Ukraine’s army still uses a 100-year-old machine gun: Here’s why

In the heart of the Ukrainian warzone, a blast from the past echoes across the battlefield – the rhythmic hammering of Maxim machine guns. These relics of World War I, over a century old, have found new life in a conflict defined by modern weaponry. It’s a surprising sight, one that speaks to the ingenuity, desperation, and complex realities of war.

The Maxim gun, with its distinctive water-cooling jacket and canvas ammunition belts, seems like a museum piece. Developed in the 1880s, it saw widespread use in the great wars of the early 20th century, its relentless fire mowing down soldiers in the trenches.

Yet, here it is, defying expectations and serving alongside drones, precision missiles, and the latest in battlefield technology.

Ukraine is still using old Maxim machine guns
Ukrainian Territorial forces in Zaporizhzhia with WWII-era guns on a LuAZ-969M (2022). Image credit: Суспільне Запоріжжя via Wikimedia (CC BY-SA 2.5)

Why are Ukrainian forces dusting off these vintage weapons? There’s no single answer, but a combination of factors:

The Maxim’s Strength: Water Cooling

As a water-cooled machine gun, the Maxim boasts one key advantage: it doesn’t easily overheat like modern air-cooled machine guns.

This allows for sustained bursts of fire, invaluable in defensive positions or when suppressing enemy advances. Soldiers don’t have to worry about their barrels warping or their weapons jamming mid-battle, making the Maxim surprisingly reliable for its age.

Simplicity is King

While modern firearms technology can be mind-bogglingly complex, the Maxim’s design is relatively straightforward.

With fewer intricate parts, it’s easier to repair and maintain in the field. Battlefield conditions aren’t kind to sensitive electronics and precision engineering. Sometimes, old-fashioned and robust wins the day.

Not Just Out of Necessity

Reports suggest that Ukraine may be utilizing Maxim guns deliberately, not simply due to a lack of modern machine guns.

Their sustained fire capability fits certain defensive strategies well. While not a frontline wonder-weapon, the Maxim has its place.

It’s important to avoid falling for a romanticized narrative painted by some news outlets. The appearance of Maxim guns doesn’t automatically imply a dire situation for the Ukrainian military. Armies are complex machines and utilize the tools that best suit the task.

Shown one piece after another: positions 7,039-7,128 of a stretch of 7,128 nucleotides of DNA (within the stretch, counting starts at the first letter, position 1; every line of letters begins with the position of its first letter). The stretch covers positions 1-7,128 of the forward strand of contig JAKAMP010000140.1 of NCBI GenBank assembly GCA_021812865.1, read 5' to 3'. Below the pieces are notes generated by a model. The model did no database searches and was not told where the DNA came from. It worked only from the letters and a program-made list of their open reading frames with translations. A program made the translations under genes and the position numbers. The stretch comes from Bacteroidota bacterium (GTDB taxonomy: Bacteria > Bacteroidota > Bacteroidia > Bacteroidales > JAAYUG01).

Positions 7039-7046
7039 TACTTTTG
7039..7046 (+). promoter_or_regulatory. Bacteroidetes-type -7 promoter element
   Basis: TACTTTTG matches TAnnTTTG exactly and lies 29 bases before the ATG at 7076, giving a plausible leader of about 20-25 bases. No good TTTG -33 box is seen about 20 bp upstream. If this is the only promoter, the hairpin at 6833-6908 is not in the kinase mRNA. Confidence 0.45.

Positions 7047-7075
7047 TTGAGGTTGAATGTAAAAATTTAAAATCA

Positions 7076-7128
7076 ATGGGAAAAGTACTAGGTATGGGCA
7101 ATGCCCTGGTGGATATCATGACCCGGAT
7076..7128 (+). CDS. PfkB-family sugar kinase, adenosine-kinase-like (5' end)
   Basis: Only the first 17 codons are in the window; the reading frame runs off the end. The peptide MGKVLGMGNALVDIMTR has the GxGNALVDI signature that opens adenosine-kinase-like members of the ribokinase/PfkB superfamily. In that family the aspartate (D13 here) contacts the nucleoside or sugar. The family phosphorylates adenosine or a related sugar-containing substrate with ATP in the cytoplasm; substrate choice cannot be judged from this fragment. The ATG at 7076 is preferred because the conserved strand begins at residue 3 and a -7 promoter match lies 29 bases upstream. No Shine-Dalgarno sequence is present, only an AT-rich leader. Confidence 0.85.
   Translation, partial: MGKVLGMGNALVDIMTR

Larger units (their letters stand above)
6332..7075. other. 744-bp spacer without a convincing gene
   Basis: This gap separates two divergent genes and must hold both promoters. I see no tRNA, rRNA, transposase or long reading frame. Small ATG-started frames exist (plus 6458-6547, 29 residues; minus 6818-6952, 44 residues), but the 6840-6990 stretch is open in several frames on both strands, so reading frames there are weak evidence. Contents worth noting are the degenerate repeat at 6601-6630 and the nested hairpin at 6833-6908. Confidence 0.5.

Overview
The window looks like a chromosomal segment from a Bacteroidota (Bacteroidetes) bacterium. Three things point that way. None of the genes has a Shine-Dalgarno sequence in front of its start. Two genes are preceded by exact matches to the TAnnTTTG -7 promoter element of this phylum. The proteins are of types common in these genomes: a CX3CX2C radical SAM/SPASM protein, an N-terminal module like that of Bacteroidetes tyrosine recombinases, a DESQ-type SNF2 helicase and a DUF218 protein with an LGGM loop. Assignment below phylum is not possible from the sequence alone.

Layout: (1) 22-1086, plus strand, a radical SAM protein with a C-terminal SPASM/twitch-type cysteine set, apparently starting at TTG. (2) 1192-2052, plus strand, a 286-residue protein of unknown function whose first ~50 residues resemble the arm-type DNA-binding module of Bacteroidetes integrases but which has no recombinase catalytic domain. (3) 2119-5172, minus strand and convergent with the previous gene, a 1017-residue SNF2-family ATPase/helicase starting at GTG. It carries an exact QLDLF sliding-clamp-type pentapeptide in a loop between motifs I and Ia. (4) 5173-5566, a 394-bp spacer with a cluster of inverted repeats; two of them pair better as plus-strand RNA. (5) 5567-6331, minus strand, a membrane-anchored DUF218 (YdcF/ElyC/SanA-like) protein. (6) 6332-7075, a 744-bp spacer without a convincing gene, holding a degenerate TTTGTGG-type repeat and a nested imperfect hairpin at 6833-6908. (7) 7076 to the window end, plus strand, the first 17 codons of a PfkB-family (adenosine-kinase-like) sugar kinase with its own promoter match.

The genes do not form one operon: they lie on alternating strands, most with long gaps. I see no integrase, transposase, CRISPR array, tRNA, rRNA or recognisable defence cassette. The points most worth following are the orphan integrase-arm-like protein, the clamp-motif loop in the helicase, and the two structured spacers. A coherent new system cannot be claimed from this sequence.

Furthermore, Ukraine isn’t simply fielding unmodified museum pieces. There have been reports of modernized Maxim guns. Gunsmiths and resourceful soldiers are mounting these weapons on vehicles, retrofitting them with optics, and finding ways to overcome the original design’s limitations. This shows a spirit of adaptability in the face of war.

More Than an Oddity

The Maxim’s reappearance is more than a historical curiosity. It highlights several truths about modern conflict:

  • Desperation breeds innovation: War forces nations to stretch their resources and find creative solutions. Sometimes, that means reaching back in time to find weapons that are overlooked but still effective.
  • Not all wars follow the same script: While technology is a crucial element in modern warfare, simpler weapons still retain value. It’s a reminder that low-tech and high-tech can coexist on the battlefield.
  • Symbolism of the underdog: Imagery of Ukrainian soldiers manning a century-old machine gun against a seemingly technologically superior force has powerful propaganda value. The Maxim becomes a symbol of Ukrainian defiance and tenacity.

The story of the Maxim machine gun in Ukraine isn’t just about the weapon itself. It’s about the unexpected turns war can take, the human capacity for finding solutions in the most challenging circumstances, and the reality that military power isn’t solely measured by the latest technology.

The echoing gunfire of the Maxim gun is an unlikely soundtrack in a 21st-century war. Yet, it reminds us that even in an age of advanced weaponry, sometimes the old ways still have something to teach us.


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